# Isolation and Regulation Transformer Operating Principles and Transients Response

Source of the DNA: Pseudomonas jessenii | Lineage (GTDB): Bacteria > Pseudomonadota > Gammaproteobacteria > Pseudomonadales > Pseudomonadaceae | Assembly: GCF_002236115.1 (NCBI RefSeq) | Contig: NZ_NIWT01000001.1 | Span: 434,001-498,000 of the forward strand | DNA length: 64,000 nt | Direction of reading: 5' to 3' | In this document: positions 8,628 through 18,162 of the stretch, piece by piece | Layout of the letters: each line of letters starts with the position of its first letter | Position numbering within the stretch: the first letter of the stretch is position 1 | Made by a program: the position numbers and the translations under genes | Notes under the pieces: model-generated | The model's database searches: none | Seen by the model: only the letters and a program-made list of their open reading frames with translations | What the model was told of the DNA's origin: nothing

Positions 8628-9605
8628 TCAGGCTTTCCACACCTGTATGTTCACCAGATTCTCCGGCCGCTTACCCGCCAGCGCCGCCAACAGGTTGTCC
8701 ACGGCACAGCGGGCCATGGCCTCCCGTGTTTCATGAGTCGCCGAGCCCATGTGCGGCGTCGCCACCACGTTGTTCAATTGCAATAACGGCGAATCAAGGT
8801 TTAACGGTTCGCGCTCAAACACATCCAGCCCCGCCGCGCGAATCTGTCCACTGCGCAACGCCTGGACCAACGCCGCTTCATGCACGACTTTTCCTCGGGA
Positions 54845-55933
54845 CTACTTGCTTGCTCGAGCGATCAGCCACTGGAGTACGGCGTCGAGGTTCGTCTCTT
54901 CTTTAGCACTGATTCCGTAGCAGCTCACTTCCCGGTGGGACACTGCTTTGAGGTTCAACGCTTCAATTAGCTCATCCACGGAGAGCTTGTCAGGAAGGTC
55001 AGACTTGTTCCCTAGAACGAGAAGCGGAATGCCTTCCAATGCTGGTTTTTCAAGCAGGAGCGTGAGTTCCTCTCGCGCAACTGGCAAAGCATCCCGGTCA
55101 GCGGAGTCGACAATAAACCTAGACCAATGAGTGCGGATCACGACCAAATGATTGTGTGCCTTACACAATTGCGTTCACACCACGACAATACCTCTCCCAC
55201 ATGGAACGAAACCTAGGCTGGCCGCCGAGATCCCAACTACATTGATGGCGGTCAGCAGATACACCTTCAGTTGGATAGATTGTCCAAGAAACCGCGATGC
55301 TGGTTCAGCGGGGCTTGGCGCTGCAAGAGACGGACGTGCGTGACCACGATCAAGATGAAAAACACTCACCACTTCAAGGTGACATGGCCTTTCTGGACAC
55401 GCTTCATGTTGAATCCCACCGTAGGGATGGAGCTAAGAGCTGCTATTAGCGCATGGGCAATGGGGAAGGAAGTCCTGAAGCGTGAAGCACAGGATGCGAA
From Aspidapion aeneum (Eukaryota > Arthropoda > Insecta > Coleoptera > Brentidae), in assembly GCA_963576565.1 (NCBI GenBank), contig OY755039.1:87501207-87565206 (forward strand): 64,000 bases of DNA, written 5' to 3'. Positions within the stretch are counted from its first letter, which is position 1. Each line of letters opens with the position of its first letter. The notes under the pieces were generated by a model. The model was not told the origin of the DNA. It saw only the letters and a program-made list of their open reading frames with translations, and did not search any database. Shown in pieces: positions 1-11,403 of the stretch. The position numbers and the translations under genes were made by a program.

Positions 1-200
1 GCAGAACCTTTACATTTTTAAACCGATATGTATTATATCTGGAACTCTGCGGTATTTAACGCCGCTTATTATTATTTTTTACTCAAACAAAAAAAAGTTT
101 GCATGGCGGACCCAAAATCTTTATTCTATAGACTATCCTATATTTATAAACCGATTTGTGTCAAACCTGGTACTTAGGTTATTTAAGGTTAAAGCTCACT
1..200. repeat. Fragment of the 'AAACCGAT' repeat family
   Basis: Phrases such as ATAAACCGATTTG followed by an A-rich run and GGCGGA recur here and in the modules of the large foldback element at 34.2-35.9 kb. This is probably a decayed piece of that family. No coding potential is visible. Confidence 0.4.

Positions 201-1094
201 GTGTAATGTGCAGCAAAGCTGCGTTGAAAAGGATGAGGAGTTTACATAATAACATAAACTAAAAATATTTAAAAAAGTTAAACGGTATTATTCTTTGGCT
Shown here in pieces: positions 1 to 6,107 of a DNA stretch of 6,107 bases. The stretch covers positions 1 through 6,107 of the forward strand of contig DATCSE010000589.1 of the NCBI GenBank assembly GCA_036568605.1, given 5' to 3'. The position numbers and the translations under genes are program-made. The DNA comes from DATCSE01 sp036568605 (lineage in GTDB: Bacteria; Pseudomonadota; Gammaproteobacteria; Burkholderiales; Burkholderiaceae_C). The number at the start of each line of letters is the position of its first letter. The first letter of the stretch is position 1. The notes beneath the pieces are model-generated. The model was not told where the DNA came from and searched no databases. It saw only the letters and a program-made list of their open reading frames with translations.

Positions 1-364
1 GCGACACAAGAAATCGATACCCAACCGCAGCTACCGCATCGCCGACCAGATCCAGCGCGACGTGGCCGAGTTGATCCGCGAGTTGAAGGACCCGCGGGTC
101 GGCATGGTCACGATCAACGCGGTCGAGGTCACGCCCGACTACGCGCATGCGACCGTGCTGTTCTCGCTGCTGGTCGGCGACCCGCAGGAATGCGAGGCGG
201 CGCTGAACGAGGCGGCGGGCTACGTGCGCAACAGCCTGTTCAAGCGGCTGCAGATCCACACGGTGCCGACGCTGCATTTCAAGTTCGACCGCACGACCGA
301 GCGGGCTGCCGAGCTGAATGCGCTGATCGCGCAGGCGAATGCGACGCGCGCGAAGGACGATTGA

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1 Isolation and Regulation Transformer Operating Principles and Transients Response 1 By Karl B. Clark, E.E., E.I.T. Power Quality Consultant I. Operating Principals of Widely Used Transformers Power distribution transformers, as well as the power supply transformers of individual pieces of equipment and appliances, provide isolation. Isolation means that the transformer primary voltage and current, the input to the transformer, is physically separated from the transformer secondary current and voltage, the output of the transformer. Energy is transferred from the transformer primary to the transformer secondary via the changing magnetic field which links the transformer primary and secondary windings. When the transformer primary current changes, it causes the Typical isolation transformers magnetic flux or magnetic lines of force to change. This changing magnetic flux or magnetic field causes a voltage to be induced across the secondary windings. When an electrical load is connected across the secondary windings of the transformer, the voltage induced into the secondary windings will cause a current to flow through the connected load. There is no direct physical connection between the primary and secondary. The common magnetic field connects the primary and secondary. The set of current, magnetic field, and induced voltage relationships is often referred to as transformer action. Transformer action denotes that transformers operate by mutual inductance. The relationship between the voltages, currents, and number of turns of wire on the transformer primary and secondary for an ideal, lossless, or 100 per cent efficient transformer are shown in Figure 1 and Equation 1 below. Primary Secondary Ferromagnetic Core Magnetic Flux Linking Primary and Secondary Windings Figure 1. Simplified Transformer Diagram